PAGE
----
EOS: a new blockchain or a new order
We enjoyed watching the – somewhat protracted – launch of the EOSIO platform at the start of June, with the event representing both an interesting technical and social experiment, and we will continue to watch with interest.
Block.one raised a phenomenal $4 billion for EOS, in the largest and longest running ICO to date – again demonstrating the dynamic nature of this new market for investment capital. Many investors were likely drawn in by some of the big names behind Block.one, the company that developed EOS, namely CEO Brendon Blumer and CTO Dan Larimer, a veteran innovator in the cryptocurrency world.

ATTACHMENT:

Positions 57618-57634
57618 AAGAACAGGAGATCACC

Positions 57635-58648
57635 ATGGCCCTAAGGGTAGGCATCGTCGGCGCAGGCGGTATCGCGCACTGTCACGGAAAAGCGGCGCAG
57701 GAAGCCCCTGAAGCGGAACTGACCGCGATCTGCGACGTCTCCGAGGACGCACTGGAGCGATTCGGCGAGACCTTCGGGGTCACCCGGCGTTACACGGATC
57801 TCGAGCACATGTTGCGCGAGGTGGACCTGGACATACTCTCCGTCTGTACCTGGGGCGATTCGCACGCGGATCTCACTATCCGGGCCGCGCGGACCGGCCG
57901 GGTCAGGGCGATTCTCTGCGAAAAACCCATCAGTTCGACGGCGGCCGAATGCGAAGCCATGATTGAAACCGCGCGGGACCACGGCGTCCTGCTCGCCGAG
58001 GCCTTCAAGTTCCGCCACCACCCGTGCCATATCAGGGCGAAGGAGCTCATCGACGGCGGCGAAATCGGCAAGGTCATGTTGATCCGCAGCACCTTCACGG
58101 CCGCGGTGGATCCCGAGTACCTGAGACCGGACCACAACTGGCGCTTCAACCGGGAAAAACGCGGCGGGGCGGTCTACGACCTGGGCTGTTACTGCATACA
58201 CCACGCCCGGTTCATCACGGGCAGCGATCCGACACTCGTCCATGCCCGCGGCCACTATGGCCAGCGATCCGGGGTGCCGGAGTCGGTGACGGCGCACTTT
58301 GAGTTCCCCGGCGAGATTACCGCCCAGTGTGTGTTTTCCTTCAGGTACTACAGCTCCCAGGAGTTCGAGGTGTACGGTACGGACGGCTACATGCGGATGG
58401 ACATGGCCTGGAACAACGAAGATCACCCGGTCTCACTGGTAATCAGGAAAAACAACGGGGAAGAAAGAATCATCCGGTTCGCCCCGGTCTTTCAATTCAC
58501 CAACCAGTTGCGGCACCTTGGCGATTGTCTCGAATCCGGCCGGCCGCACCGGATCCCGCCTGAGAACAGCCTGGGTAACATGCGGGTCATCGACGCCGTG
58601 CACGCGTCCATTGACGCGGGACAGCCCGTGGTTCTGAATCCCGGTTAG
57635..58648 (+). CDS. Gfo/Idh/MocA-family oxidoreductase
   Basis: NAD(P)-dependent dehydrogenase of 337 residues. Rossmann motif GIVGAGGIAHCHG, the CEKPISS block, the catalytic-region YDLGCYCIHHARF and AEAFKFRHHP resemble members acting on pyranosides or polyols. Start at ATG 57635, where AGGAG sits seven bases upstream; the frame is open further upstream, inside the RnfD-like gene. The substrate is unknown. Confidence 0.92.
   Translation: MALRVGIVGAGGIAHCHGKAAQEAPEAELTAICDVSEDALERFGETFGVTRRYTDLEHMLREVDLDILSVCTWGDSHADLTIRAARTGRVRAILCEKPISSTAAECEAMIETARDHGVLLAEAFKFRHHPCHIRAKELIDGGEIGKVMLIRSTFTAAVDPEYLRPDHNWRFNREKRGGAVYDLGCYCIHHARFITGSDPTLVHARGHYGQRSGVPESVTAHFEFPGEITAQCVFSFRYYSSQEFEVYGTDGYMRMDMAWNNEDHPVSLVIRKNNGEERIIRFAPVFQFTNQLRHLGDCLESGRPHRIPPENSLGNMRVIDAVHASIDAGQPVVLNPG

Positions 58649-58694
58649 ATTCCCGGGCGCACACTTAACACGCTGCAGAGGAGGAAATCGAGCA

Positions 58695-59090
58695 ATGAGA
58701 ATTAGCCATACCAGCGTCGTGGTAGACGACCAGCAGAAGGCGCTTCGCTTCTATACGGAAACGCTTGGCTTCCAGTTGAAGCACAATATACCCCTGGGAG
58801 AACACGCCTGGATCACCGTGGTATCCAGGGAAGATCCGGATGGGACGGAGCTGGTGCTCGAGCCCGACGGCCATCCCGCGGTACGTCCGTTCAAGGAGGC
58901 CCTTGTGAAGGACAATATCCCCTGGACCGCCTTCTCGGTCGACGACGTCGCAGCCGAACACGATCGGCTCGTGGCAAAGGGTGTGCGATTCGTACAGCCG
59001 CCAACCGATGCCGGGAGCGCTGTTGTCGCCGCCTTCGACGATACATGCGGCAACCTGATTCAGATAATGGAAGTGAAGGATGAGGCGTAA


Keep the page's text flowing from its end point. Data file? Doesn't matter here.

EOS is significantly different from previous blockchains in technical specification and particularly in terms of governance. EOS has a ‘constitution’ and is run 21 nodes, elected by holders of the EOS tokens. In terms of its functionality, EOS claims to be able to eliminate transaction fees and scale the platform to more than one million transactions per second – substantially more than existing blockchains.
Regardless, EOS represents very early stage technology and as we are unlikely to see any meaningful applications on this blockchain for 12 months, meaning the community will reserve its final judgement for now.